Anaheim releases proposed map for streetcar that would link ARTIC to Disneyland

ANAHEIM – Katella Avenue, Disney Way and Harbor Boulevard are the roads city officials say a $298.7 million streetcar should travel to get people from the ARTIC transit hub to Disneyland and the Convention Center.

If approved, the 3.2-mile route would have eight stops, including a new transportation center built by Disneyland Resort where park visitors could hop off buses, taxis and the new streetcar. A revised map will be unveiled today, showing how the streetcar will run on tracks, sharing traffic lanes with vehicles traveling some of Anaheim‘s busiest roads.

“If a streetcar doesn’t make sense here, where else would it make sense?” City Engineer Rudy Emami said. “When you look at the growth in the area, and the number of hotels being built here, this is something that is needed.”

A trip on the Anaheim Rapid Connection would last 18 minutes end-to-end, picking up travelers and resort workers spilling out of trains and buses at ARTIC and whisking them to their final destination. A fleet of 10 cars is envisioned by the end of 2021, each carrying roughly 120 passengers.

Anaheim officials don’t have opening day ridership projections, but said the streetcar could see 1.25 million passengers annually by 2035.

Supporters say the proposed streetcar would efficiently transport 28,000 new residents expected to move into the Platinum Triangle near Angel Stadium over the next decade, along with shuttling more than 25 million annual visitors to the Disneyland Resort.

“We have a vital transit corridor, and the streetcar will help alleviate congestion on our roads in Anaheim,” Councilwoman Kris Murray said.

Opponents cite high costs and increased traffic as drivers idle behind streetcars making their stops.

“Even if money were no object, I still wouldn’t build it,” said Mayor Tom Tait, who also sits on the Orange County Transportation Authority board.

“Our transit money must relieve congestion and increase mobility, and this streetcar does neither,” Tait said. “In fact, it makes both worse.”

Anaheim officials are hoping the streetcar’s construction costs will be paid by the OCTA and a New Starts federal transit grant the city wants to apply for.

Operating the streetcar would cost about $4.3 million annually. It’s unclear how much would be covered by fares, along with yearly funding from the OCTA and the Anaheim Tourism Improvement District, which collects 2 percent on hotel rooms rates from the city’s resort area.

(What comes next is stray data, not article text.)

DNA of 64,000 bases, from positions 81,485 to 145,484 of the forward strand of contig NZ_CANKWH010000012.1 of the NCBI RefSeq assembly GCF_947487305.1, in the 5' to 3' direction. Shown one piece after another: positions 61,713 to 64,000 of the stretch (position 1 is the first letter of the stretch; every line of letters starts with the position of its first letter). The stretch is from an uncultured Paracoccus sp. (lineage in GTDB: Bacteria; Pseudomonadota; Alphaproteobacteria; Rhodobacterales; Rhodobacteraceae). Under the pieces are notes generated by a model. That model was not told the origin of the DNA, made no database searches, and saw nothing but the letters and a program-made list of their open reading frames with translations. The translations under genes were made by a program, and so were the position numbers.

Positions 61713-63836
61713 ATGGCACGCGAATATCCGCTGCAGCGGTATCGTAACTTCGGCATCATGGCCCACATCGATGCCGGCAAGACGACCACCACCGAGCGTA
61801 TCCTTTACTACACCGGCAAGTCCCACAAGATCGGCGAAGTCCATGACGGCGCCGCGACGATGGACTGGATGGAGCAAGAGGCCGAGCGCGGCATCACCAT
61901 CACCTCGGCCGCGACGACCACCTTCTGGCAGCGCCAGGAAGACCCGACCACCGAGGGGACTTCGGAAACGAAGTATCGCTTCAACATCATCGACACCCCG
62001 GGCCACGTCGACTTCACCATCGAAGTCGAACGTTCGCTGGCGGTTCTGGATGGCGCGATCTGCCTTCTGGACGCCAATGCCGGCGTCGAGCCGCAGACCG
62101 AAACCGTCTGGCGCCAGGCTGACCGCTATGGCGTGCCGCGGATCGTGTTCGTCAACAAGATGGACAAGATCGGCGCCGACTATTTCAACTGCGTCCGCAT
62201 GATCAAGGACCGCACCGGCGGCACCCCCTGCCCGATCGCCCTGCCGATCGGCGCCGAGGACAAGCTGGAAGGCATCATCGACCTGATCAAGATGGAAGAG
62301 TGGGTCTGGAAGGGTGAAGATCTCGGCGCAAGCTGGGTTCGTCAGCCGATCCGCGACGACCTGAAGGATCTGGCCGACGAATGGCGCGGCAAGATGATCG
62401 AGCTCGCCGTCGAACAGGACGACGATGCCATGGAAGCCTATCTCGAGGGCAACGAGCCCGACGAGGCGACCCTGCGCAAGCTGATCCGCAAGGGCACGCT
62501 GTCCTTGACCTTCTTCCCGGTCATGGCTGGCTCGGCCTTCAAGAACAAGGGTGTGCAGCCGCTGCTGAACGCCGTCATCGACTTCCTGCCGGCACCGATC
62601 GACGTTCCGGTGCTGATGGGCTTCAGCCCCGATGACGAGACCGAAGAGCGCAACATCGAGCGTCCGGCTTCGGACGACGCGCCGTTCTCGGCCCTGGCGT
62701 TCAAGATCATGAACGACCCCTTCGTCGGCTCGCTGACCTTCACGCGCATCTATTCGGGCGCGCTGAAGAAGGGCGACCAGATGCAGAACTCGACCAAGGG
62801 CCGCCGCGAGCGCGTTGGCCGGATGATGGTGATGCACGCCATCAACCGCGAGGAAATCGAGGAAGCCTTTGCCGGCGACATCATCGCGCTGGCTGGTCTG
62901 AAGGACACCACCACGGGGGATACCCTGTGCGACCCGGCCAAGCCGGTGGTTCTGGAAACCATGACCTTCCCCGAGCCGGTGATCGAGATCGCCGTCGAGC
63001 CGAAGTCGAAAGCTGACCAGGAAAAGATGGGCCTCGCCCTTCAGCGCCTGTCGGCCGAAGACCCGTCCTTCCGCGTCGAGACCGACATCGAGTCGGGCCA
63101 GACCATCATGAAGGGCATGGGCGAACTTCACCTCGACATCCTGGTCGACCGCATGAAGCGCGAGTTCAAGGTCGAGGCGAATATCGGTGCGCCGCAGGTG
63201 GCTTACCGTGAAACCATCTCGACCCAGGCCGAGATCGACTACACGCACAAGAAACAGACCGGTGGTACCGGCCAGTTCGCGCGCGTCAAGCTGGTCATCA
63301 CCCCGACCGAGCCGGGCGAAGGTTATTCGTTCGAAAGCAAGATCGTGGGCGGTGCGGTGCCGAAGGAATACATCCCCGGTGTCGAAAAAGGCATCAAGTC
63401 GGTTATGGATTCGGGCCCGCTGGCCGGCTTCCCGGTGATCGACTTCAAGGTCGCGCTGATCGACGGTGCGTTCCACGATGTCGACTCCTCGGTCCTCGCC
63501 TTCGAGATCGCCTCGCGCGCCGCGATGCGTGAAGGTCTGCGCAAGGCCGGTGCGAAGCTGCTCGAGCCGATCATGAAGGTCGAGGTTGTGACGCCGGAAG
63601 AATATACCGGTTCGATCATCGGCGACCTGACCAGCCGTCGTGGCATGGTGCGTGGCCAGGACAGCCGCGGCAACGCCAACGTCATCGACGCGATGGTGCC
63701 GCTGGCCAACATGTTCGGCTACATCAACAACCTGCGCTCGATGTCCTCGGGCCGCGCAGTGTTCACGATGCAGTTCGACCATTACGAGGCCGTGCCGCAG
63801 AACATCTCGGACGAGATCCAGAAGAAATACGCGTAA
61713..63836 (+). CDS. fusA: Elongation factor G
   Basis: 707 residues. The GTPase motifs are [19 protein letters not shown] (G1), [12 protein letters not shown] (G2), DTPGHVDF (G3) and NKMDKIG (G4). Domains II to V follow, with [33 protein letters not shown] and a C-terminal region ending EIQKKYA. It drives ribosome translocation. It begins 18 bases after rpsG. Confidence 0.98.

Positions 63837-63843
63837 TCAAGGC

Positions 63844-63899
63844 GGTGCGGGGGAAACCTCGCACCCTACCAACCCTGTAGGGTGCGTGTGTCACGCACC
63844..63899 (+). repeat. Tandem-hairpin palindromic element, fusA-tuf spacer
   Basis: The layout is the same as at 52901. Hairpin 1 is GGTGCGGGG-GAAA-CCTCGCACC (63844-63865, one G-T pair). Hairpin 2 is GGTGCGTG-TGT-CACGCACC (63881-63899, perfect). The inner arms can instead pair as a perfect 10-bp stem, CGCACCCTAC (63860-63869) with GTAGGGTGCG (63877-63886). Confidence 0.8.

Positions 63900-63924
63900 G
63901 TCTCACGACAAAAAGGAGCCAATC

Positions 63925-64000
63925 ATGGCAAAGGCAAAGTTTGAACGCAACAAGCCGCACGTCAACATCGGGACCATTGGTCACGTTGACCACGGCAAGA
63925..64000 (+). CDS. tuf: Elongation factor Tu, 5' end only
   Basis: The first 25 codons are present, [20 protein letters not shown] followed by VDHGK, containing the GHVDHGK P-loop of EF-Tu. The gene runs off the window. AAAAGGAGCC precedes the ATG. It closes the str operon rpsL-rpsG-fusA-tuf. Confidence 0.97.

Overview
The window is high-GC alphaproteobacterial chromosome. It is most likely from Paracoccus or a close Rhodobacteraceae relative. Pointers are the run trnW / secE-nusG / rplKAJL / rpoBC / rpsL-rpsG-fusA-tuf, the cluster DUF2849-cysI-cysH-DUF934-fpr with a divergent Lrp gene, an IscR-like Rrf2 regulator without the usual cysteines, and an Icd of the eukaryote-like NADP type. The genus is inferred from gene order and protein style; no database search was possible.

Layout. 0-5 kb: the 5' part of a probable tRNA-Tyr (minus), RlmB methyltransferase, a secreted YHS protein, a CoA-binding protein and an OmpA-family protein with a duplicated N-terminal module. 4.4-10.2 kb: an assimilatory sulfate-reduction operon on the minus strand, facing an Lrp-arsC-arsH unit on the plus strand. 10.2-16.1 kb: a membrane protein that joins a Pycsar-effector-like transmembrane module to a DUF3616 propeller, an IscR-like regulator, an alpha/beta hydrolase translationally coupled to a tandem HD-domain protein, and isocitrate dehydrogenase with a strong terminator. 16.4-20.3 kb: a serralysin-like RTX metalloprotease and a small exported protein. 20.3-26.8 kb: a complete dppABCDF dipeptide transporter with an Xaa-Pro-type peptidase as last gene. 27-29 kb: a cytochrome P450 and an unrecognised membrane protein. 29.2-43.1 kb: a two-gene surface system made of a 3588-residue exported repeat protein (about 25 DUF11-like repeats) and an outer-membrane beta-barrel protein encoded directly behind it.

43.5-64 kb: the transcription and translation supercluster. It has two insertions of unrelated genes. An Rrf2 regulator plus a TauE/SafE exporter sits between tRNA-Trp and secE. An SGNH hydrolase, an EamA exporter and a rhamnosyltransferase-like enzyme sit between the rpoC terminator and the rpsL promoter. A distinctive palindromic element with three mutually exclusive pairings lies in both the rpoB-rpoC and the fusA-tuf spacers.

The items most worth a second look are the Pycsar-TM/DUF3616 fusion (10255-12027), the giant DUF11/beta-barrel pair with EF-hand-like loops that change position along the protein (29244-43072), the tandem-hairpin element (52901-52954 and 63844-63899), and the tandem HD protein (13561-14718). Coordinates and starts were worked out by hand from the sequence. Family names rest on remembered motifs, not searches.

Lori Donchak, a San Clemente councilwoman and head of the OCTA’s board, said in making a decision she hopes the route has a strong focus on serving residents and local workers – not just tourists. The map is expected to be reviewed March 10 by the agency’s Transit Committee, followed by the full board on March 14.

The project is “a waste of taxpayer dollars that could be better spent in other ways to move people around the county,” said board member Jeff Lalloway, an Irvine councilman.

Supporters said Anaheim’s streetcar could someday link to the proposed $289 million OC Streetcar line running 4.15 miles through Santa Ana to Garden Grove. President Barack Obama included $125 million for the project in his next federal budget.

“Harbor Boulevard is very important, which is why we designed this first leg to conceivably go north to Anaheim,“ Santa Ana Mayor Miguel Pulido said.

“We have buses, which are very good,” Pulido said. “But when you have a streetcar, you’re able to offer the general public more options that could result in economic development, more jobs and improved mobility.”

Disney officials have not taken a public position on Anaheim’s proposed streetcar, but have included its possibility in their future plans.

Disneyland Resort wants to start construction in 2017 on a transportation center just east of Harbor Boulevard. The drop off area for buses, taxis and shuttles would be moved from the plaza outside of Disneyland’s entrance to the new hub – which could also be a streetcar stop.

Nearby, Disney wants to build a parking structure with 6,800 spaces – roughly half the size of the Mickey and Friends structure, according to preliminary plans filed Feb. 22 with the city.

Disney proposes to demolish the Carousel Inn and Suites it purchased last year for $32 million. In its place, an elevated pedestrian bridge over Harbor is proposed to link the parking structure and transit center to the theme parks.

The projects are part of Disney’s agreement to make $1 billion in improvements – including the new 14-acre “Star Wars” land – in exchange for no ticket taxes at the theme parks for the next 30 to 45 years.

Anaheim has spent $9 million over the past decade figuring out how to transport people through the bustling resort area. Much of that money came from the OCTA. Ideas ranged from a bus line to an elevated track similar to Disneyland’s monorail. By 2012, the City Council settled on a streetcar.

An initial route demolishing the Park Vue Inn was dropped after hotel owner Paul Durand voiced strong opposition.

“A lot of comments have been made about this being about just the visitors, but it is so important to acknowledge that this will serve a lot of the employees in the area,” Emami, the city’s engineer, said. “It’s important to bring those people closer, give them better options and give them more quality time with their families.”

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